August 31, 2008
This is McKinley’s second rewrite of the fairy tale of the Beauty and the Beast. It feels more magical than the previous Beauty. The world has sorcerers, greenwitches, and magicians but none of them are described in any detail; they’re just a part of the background.
The essential gradients of the story are the same and the difference and the meat of the story is in the details. The story focuses entirely on Beauty and her development.
Beauty is the youngest of three daughters; her eldest sister is called Lionheart because of her bravery and her other sister is called Jeweltongue because of her sharp tongue. Ever since Beauty was a small child she has had a nightmare about walking down a long hallway and there’s a beast waiting for her at the end of the hall…
The sisters live in grand style in the city as daughters of a wealthy merchant. Unfortunately, the merchant’s fortunes turn and he is left destitute. Everyone abandons the family and their father suffers a mental breakdown. Beauty goes through her father’s papers and notices the only thing that they still own: a little cottage near the town of Longchance. They gather their little belongings and leave.
They join a merchant caravan and while traveling with them, the sisters find out their special abilities: Lionheart is an excellent cook who can make a big meal out of small ingredients and Jeweltounge is just as good with mending and making clothes. They reach the Rose Cottage and settle there. Beauty finds out that she’s an excellent gardener when she nurses the plants around the cottage back to life. The cottage itself is surrounded by big bushes and she doesn’t at first recognize what plant they are because she’s never seen anything like them. But the next spring they bloom full of roses.
The villages are kind to the newcomers. Lionheart also finds out that she has a knack with horses and so she dresses up as a man and becomes a stable boy at the local squire’s stables. One day one of the villagers talks about a curse around the Rose Cottage when three sisters live there. Beauty is the only one to hear about it but she’s afraid to ask more and she doesn’t mention it to the others.
A couple of years go by and the sisters manage to make a living; Jeweltounge making clothing for the people in the town, Lionheart taking care of horses, and Beauty growing vegetables and making wreaths out of her roses. Even their father has recovered. Then they get a word that one of his ships has come to the harbor full of goods. The father goes back to the city and to the ship, hoping that he can get enough money from the goods that he can settle some of their debts. On his way back, he is lost in a snowstorm and finds a vast, empty, perhaps a magical palace where he spends the night. When he’s leaving, he takes the rose which is in a vase at the table where he has eaten to take it back to Beauty. Instantly, the Beast is upon him. The Beast demands that the merchant’s daughter comes back to pay for the theft of the rose. The merchant flees in horror.
Despite the pleading of her father and sisters, Beauty goes to the Beast’s palace. She doesn’t know what to expect.
McKinley tells the classic fairy tale in very much a magical manner. The theme of love is, of course, strongest but also the theme of transition to another life or another part of life. Change can be frightening at first but is only a part of life. The sisters grow also very close together after they lose the wealth they had and can only rely on each other.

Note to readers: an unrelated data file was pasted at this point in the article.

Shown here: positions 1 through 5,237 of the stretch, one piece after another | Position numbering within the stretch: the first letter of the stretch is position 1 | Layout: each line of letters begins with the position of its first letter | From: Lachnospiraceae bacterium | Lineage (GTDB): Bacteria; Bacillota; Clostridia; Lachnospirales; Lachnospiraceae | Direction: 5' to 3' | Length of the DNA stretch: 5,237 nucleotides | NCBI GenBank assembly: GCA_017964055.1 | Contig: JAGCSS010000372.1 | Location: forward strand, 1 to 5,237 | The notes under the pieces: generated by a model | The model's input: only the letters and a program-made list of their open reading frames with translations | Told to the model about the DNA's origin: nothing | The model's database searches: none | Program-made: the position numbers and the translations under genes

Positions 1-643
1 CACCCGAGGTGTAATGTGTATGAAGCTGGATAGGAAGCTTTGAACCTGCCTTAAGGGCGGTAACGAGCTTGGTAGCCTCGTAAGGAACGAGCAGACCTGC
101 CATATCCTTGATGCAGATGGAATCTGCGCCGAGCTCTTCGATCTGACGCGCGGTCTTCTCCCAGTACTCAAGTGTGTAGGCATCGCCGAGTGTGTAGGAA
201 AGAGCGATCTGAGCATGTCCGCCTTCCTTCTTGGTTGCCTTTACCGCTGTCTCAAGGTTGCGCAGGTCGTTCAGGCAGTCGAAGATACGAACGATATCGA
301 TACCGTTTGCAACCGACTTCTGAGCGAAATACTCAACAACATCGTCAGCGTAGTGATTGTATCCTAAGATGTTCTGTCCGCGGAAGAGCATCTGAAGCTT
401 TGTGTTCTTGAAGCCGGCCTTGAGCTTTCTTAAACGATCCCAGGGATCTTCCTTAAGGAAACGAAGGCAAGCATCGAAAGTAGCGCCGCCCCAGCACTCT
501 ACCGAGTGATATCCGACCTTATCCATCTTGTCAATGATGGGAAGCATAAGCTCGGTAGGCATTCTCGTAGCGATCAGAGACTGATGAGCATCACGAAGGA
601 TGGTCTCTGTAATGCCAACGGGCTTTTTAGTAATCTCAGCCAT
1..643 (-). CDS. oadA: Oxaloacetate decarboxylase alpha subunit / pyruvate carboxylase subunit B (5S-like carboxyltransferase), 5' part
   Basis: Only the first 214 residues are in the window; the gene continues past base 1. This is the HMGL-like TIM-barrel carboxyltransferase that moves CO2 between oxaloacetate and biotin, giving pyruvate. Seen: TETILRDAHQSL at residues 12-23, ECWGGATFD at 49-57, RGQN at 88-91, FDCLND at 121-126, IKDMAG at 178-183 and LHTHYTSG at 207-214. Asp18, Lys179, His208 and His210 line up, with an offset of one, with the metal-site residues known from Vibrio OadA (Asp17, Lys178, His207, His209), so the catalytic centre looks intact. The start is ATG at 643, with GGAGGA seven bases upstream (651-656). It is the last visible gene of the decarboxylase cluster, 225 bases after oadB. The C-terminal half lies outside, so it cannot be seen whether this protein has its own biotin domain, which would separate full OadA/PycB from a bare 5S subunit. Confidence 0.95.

While in the book “Beauty”, the magical library was very much in the center of the story, here the roses and gardening are at center stage.
August 30, 2008
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By Johns, Morrison, Rucka, Waid, Giffen
The first volume of the DC mega series 52.
I’m not very familiar with the DC universe. Mostly, that’s because the Finnish comic publishers have concentrated more on Marvel. Oh, we had the occasional Superman and Batman titles but nothing much else. However, the long-running Superman title (before Byrne run and some years after it) had the JLA as the secondary story. That was the JLA when it was a funny title with Booster Gold, Blue Beetle, Batman, Mr Miracle, Big Barda, the Black Canary, etc. in the team. Was the four or three relaunches ago? Anyway, I loved that JLA incarnation and when the next relaunch came around I started to get it in English (the Finnish version lasted for only one issue… Sometimes I really think that publishers are looking for excuses to end titles and book series instead of, say, publicizing them) Around that time I also started to read Wonder Woman, Titans, Nightwing, and later Birds of Prey and JSA. So, that’s pretty much my knowledge about DC. This volume had quite a lot of characters and references to characters I don’t know. But I recognized enough of them to follow the plotline. We had about six issues of the Question come out in the 80’s so I’m vaguely familiar with him, I think.
Anyway, much of the plot is centered on Booster Gold and his struggle to fame and fortune through super heroics. Another story focuses on the Question and a former female detective Montoya who are investigating something in Gotham. Then there’s Black Adam who has now become a ruler of his own country and is out to unite other countries against the US and especially against the US superheroes. And a plotline that involves two scientists in robotics. One of them is in jail and still inventing stuff and the other come to see and talk with the jailed one. Apparently, someone is kidnapping mad scientists. Ralph Dibney is mourning his wife while some Kryptonian cult is trying to resurrect her and…
Yep, lots of story all rolled up in one title. The heroes are continuing their lives while most of JLA is missing. They are also trying to find the missing heroes and Luthor, of course, does what he can for himself.
The individual issues might have been slow-moving but in a trade, the pacing is quite nice with all of the stories. I especially like the political story because so many, or rather all, comics just shy away from any sort of politics at all. On the other hand, it is understandable if they want to keep up with current day politics but on the other… well, lots of missed opportunities there.
I liked the artwork as well.
August 28, 2008
Booking Through Thursday
If you’re anything like me, one of your favorite reasons to read is for the story. Not for the character development and interaction. Not because of the descriptive, emotive powers of the writer. Not because of deep, literary meaning hidden beneath layers of metaphor. (Even though those are all good things.) No … it’s because you want to know what happens next?
Or, um, is it just me?
I usually read to get a mix of plot/story and characters. After all, how can you get an interesting story without characters you can either hate or root for? 😉
August 25, 2008